ST. PAUL, MINN. — Airwave is back! Not long after I announced that the enterprise was for sale (June ’99 "PL"), a deal was done and former European Wills Wing distributor Markus Villinger is the owner. By now, the new Austrian base for Airwave Gliders should be running and shipping gliders. They plan to add paragliders to the mix once again, although like so many PG vendors, they will have the wings sewn elsewhere. • Villinger Birdmen Enterprises will start by marketing the Pulse and Fly 2 (known to Americans as the Double Vision). Villinger also reports they will offer the Skye, which he calls "the next generation skyfloater." Most credit Villinger with inspiring Wills Wing to market their then-new Falcon for use in skyfloating — and the recent 95 mile flight by David Glover using this posture proves it is viable for more than simply drifting around the launch site. As Markus puts it, his new Skye will be the glider that "brings the fun back to a lot of pilots." With that goal, I certainly wish him Good Luck! He finally reported that his newly expanded company will also work on a new high performance design. Info: email@example.com or web: www.Airwave-Gliders.co.uk. ••• GW Meadows reported results from his Dinosaur meet. A surprisingly light turnout of pilots experienced the mildest weather of Meadows’ several meets in this location. Perhaps strong conditions in the past caused some competitors to pass up the contest. Nevertheless, results show several of America’s top pilots participated. Jim Lee continued his winning ways, taking first place in his Wills Fusion in flexwing class. And Dave Sharp took first in Class II flying his ATOS, distributed in the U.S. by Predator producer, Altair. • Among flex wing participants, the Aeros Stealth saw a great turnout, with seven (out of the 20 flexxies) participating. However, the top finishers were mostly other brands. After Lee’s Fusion honors came Mike Barber’s La Mouette Topless, Dustin Martin’s Moyes CSX, Steve Rewolinski’s Altair Predator, and Barry Bateman’s Moyes CSX. • Following the seven Stealths came the Predator with three flying plus another trio of Moyes models, and a pair each of Fusions, CSXs, and Laminars. The Topless was a loner. Among rigids the meet hosted a couple Exxtacies, an ATOS, and an E-7. Unfortunately, as the number of competitors was small, the survey of models used is too limited for other than curiosity. ••• As we continue debate about control bar wheels for contests and general use, and as drag ‘chutes remain a topic — also in pursuit of better landings in our high-performance gliders — a new idea arises from Norway. The Delta Dragger is an interesting variation on the drag ‘chute theme. Imagine a small vertical tail on a glider not unlike that used by Seedwings. Now imagine this surface being able to open laterally, unfolding as it were from the front and hinging on a vertical tube at the rear of this dorsal fin. It would set up quite a bit of drag I’d expect, just like a ‘chute. Except Delta Dragger can be retracted quite easily at which time it again acts like a tail fin, adding a measure of yaw stability to the wing. Seems like a nifty idea to me. The invention of Bjornar Ryeng (excellent English skills), Delta Dragger is now entering production. It is "produced in a solid plastic material and aluminum," Ryeng reports. Weighing less than two pounds, the drag device exposes "3.2 square feet of curved area facing the air flow," he adds. You must pull "no more than about 15 inches of rope" to get fully opened fins and you supposedly do not notice a difference in handling. Bjornar also says mounting takes five minutes when you get the Dragger and 20 seconds to fit during preflight assembly. You needn’t drill any holes in your glider’s tubing and Ryeng says it will fit "almost any glider." U.S. prices will be between $120 and $150 depending on initial production costs. Info: firstname.lastname@example.org or see his website: www.infodist.no/delta. ••• Well, what did you expect? It’s getting near that season when everyone scrambles to buy gifts for the holidays, so naturally, "Product Lines" has a couple early entries. Two items caught my attention recently. • First is a neat flying toy that some of us adults may enjoy but which certainly makes an interesting (and inexpensive) gift for youngsters that tend to surround many of us during Christmas. Zing Wings are a simple foam gliders that fold up uniquely such that they take up little more space than a No. 10 business envelope. However, when launched vertically, they flip open James Bond-style, and glide freely. It always amazes me how well a piece of flat-as-a-board swept foam with its trailing edge bent upwards can fly. But it does. A child can shoot it aloft with a provided rubber band and launch stick. It’ll fly quite a distance depending on the prevalent wind (and thermal lift). And although the construction is ultra-simple, Zing Wings are quite durable… just don’t play fetch with your dog. At 2 for $5, 5 for $12, or 10 for $20 plus $3 S&H, Zing Wings are a fun bargain for all the little ones on your gift list. Span is 18 inches when open, but just like a real hang glider, it packs to about half-span. To buy: 360-802-2426 or email@example.com. • Item two is a beautifully crafted scale model hang glider "to hang in your car, office, or home," says designer Nancy J. Benoit. A designer of etched metal products, Nancy was "inspired by the countless hours I spent sitting in the fields at Morningside Flight Park watching my husband… run down the training hill with a hang glider." She adds, "I’ve noticed that there isn’t enough paraphernalia for hang glider pilots to buy… so here it is!" The sample I saw certainly shows the work of a professional and for $19.95 plus $3.95 S&H, it’s a good value. If nothing else, show this column to your spouse (or kids) and let them buy it for you. Available only in dark blue and lime green — plus bare gleaming metal — the piece is attractive enough to display proudly. Glider manufacturers are invited to inquire about ones with their logo printed on the wing. About 7 inches in span. To buy: 1-800-395-2832 or NJBmetalwork@usa.net. ••• So, got news or opinions? Send ’em to: 8 Dorset, St. Paul MN 55118. Messages or fax to 651-450-0930, or e-mail to CumulusMan@aol.com. THANKS!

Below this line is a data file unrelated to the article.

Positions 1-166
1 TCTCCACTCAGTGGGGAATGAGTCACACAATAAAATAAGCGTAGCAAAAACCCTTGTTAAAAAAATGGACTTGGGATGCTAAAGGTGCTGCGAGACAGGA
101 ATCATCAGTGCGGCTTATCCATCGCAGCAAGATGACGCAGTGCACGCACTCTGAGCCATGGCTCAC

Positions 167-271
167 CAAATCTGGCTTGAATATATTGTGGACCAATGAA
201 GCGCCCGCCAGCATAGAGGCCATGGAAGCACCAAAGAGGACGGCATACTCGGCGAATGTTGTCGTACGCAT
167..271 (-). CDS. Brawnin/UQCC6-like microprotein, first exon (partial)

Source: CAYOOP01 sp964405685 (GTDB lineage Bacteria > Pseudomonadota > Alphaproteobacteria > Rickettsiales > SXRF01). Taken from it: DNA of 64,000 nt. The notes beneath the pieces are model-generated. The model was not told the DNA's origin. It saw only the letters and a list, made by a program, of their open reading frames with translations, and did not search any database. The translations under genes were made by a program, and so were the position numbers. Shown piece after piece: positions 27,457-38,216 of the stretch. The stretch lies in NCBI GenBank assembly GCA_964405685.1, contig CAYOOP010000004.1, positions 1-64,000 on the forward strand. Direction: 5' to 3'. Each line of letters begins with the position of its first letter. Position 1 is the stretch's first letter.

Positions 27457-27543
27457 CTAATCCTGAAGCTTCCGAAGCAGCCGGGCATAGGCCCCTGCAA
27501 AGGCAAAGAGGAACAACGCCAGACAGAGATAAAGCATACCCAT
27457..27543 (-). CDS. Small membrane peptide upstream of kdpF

Product Lines – November 1999
Published in Hang Gliding Magazine